A few weeks ago I configured a road warrior VPN setup. The remote end is on a VPS running OpenBSD and OpenIKED, the VPN is an IKEv2 VPN using x509 authentication, and the local end is StrongSwan. I also configured an IKEv2 VPN between my VPSs. Here are the notes for how to do so.
In all cases, to use x509 authentication, you will need to generate a bunch of certificates and keys:
- a CA certificate
- a key/certificate pair for each client
Fortunately, OpenIKED provides the
ikectl utility to help you do
so. Before going any further, you might find it useful to edit
/etc/ssl/ikeca.cnf to set some reasonable defaults for your
Begin by creating and installing a CA certificate:
# ikectl ca vpn create # ikectl ca vpn install
For simplicity, I am going to assume that the you are managing your CA on the same host as one of the hosts that you want to configure for the VPN. If not, see the bit about exporting certificates at the beginning of the section on persistent host-host VPNs.
Create and install a key/certificate pair for your server. Suppose for example your first server is called server1.example.org:
# ikectl ca vpn certificate server1.example.org create # ikectl ca vpn certificate server1.example.org install
Persistent host-host VPNs
For each other server that you want to use, you need to also create a key/certificate pair on the same host as the CA certificate, and then copy them over to the other server. Assuming the other server is called server2.example.org:
# ikectl ca vpn certificate server2.example.org create # ikectl ca vpn certificate server2.example.org export
This last command will produce a tarball server2.example.org.tgz. Copy it over to server2.example.org and install it:
# tar -C /etc/iked -xzpvf server2.example.org.tgz
Next, it is time to configure iked. To do so, you will need to find some information about the certificates you just generated. On the host with the CA, run
$ cat /etc/ssl/vpn/index.txt V 210825142056Z 01 unknown /C=US/ST=Pennsylvania/L=Pittsburgh/CN=server1.example.org/emailAddressemail@example.com V 210825142208Z 02 unknown /C=US/ST=Pennsylvania/L=Pittsburgh/CN=server2.example.org/emailAddressfirstname.lastname@example.org
Pick one of the two hosts to play the “active” role (in this
case, server1.example.org). Using the information you gleaned
from index.txt, add the following to
/etc/iked.conf, filling in
the srcid and dstid fields appropriately.
ikev2 'server1_server2_active' active esp from server1.example.org to server2.example.org \ local server1.example.org peer server2.example.org \ srcid '/C=US/ST=Pennsylvania/L=Pittsburgh/CN=server1.example.org/emailAddressemail@example.com' \ dstid '/C=US/ST=Pennsylvania/L=Pittsburgh/CN=server2.example.org/emailAddressfirstname.lastname@example.org'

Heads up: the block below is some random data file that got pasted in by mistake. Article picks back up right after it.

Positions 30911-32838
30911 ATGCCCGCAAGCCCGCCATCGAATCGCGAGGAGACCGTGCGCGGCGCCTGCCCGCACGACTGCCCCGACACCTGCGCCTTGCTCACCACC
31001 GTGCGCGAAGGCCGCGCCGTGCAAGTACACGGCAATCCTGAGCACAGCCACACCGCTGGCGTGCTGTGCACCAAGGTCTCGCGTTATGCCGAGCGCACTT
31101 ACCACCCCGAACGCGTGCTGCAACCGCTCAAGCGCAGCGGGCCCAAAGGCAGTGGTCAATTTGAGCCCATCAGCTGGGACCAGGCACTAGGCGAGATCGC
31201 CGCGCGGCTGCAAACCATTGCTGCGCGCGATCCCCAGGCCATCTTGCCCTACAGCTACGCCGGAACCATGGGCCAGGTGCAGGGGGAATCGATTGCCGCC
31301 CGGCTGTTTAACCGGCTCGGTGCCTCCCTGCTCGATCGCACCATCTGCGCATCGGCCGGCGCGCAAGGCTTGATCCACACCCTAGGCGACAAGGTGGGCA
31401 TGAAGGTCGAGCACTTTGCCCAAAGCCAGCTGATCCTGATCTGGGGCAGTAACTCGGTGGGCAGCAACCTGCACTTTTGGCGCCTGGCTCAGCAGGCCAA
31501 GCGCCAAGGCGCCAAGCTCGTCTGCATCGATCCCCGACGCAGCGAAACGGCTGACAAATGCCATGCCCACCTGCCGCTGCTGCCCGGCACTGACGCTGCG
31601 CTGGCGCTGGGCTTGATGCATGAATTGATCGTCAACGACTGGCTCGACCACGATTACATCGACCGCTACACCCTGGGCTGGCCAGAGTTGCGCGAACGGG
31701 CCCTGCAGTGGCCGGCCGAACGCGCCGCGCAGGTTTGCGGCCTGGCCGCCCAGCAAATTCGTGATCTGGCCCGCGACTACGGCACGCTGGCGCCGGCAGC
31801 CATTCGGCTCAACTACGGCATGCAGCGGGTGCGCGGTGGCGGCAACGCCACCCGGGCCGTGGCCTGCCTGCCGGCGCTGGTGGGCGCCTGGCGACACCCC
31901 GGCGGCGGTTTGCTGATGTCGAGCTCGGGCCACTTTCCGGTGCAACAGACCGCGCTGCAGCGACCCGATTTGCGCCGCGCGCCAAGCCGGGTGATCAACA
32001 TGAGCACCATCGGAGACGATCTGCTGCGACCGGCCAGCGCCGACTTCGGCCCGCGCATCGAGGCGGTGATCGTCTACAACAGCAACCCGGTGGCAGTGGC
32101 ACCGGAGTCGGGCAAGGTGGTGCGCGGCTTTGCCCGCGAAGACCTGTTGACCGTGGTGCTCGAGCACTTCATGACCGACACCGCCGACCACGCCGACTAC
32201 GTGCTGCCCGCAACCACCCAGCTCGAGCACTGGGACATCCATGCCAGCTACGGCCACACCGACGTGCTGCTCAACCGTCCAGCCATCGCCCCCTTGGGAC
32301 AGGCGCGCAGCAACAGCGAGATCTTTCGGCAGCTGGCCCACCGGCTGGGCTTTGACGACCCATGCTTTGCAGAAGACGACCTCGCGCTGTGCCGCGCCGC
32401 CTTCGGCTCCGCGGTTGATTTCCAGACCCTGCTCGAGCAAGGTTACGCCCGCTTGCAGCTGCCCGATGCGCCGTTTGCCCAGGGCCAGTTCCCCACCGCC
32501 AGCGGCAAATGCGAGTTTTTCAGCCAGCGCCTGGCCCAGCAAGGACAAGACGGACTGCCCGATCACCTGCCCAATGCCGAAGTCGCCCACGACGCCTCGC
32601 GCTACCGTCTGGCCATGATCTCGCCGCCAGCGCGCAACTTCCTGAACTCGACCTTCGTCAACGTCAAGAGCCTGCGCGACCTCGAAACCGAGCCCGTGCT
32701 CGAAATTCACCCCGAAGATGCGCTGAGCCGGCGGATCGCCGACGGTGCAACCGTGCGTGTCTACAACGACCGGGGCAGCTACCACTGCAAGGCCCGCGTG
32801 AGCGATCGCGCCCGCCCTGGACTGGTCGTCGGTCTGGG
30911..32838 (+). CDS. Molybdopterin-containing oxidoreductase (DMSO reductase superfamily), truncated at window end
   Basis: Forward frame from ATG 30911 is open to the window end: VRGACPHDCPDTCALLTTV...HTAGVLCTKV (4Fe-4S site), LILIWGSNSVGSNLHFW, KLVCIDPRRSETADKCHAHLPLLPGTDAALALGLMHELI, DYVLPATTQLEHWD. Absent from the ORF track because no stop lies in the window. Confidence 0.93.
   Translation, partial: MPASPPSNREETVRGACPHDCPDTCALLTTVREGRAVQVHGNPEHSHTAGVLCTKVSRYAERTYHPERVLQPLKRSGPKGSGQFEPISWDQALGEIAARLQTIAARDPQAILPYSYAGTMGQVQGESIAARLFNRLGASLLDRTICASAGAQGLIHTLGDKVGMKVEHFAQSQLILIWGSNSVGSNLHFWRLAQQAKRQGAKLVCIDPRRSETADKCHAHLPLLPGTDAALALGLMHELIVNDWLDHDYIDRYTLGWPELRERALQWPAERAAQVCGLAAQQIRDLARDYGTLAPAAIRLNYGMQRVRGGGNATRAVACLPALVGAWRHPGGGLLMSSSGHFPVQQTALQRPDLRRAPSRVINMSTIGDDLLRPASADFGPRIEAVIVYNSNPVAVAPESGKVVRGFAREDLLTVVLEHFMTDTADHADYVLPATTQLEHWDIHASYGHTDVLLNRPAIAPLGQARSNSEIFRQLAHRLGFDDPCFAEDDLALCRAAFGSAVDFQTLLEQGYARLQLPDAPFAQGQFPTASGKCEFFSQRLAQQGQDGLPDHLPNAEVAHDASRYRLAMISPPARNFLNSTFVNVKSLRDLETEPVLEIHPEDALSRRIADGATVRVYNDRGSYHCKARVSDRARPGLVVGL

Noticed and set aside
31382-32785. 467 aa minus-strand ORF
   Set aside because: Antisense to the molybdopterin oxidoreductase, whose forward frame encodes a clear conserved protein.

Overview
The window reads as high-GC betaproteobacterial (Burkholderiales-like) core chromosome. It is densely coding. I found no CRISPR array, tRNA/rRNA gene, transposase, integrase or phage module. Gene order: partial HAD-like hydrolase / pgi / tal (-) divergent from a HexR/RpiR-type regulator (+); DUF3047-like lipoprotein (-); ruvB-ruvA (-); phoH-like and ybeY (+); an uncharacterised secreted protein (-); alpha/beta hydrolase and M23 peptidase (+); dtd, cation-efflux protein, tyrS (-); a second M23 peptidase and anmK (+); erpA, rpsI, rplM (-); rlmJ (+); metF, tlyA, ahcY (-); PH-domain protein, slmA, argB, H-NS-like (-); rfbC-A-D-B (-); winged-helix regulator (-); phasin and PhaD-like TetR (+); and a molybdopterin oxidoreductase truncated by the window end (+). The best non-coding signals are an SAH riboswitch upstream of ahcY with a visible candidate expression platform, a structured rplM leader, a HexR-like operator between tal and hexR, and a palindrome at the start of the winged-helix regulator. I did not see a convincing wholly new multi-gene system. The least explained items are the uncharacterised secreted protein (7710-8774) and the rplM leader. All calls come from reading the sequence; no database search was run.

On the other host, add the following to /etc/iked.conf
ikev2 'server2_server1_passive' passive esp from server2.example.org to server1.example.org \ local server2.example.org peer server1.example.org \ srcid '/C=US/ST=Pennsylvania/L=Pittsburgh/CN=server2.example.org/emailAddressemail@example.com' \ dstid '/C=US/ST=Pennsylvania/L=Pittsburgh/CN=server1.example.org/emailAddressfirstname.lastname@example.org'
Note that the names
'server2_server1_passive' in the two stanzas do not matter and
can be omitted. Reload iked on both hosts:
# ikectl reload
If everything worked out, you should see the negotiated security associations (SAs) in the output of
# ikectl show sa
On OpenBSD, you should also see some output on success or errors
in the file
For a road warrior
Add the following to
/etc/iked.conf on the remote end:
ikev2 'responder_x509' passive esp \ from 0.0.0.0/0 to 10.0.1.0/24 \ local server1.example.org peer any \ srcid server1.example.org \ config address 10.0.1.0/24 \ config name-server 10.0.1.1 \ tag "ROADW"
Configure or omit the address range and the name-server
configurations to suit your needs. See
iked.conf(5) for details.
# ikectl reload
If you are on OpenBSD and want the remote end to have an IP
address, add the following to
configuring the address to suit your needs:
inet 10.0.1.1 255.255.255.0
Put the interface up:
# ifconfig vether0 up
Now create a client certificate for authentication. In my case, my road-warrior client was client.example.org:
# ikectl ca vpn certificate client.example.org create # ikectl ca vpn certificate client.example.org export
Copy client.example.org.tgz to client and run
# tar -C /etc/ipsec.d/ -xzf client.example.org.tgz -- \ ./private/client.example.org.key \ ./certs/client.example.org.crt ./ca/ca.crt
Install StrongSwan and add the following to
ca example.org cacert=ca.crt auto=add conn server1 keyexchange=ikev2 right=server1.example.org rightid=%server1.example.org rightsubnet=0.0.0.0/0 rightauth=pubkey leftsourceip=%config leftauth=pubkey leftcert=client.example.org.crt auto=route
Add the following to
# space is important server1.example.org : RSA client.example.org.key
Restart StrongSwan, put the connection up, and check its status:
# ipsec restart # ipsec up server1 # ipsec status
That should be it.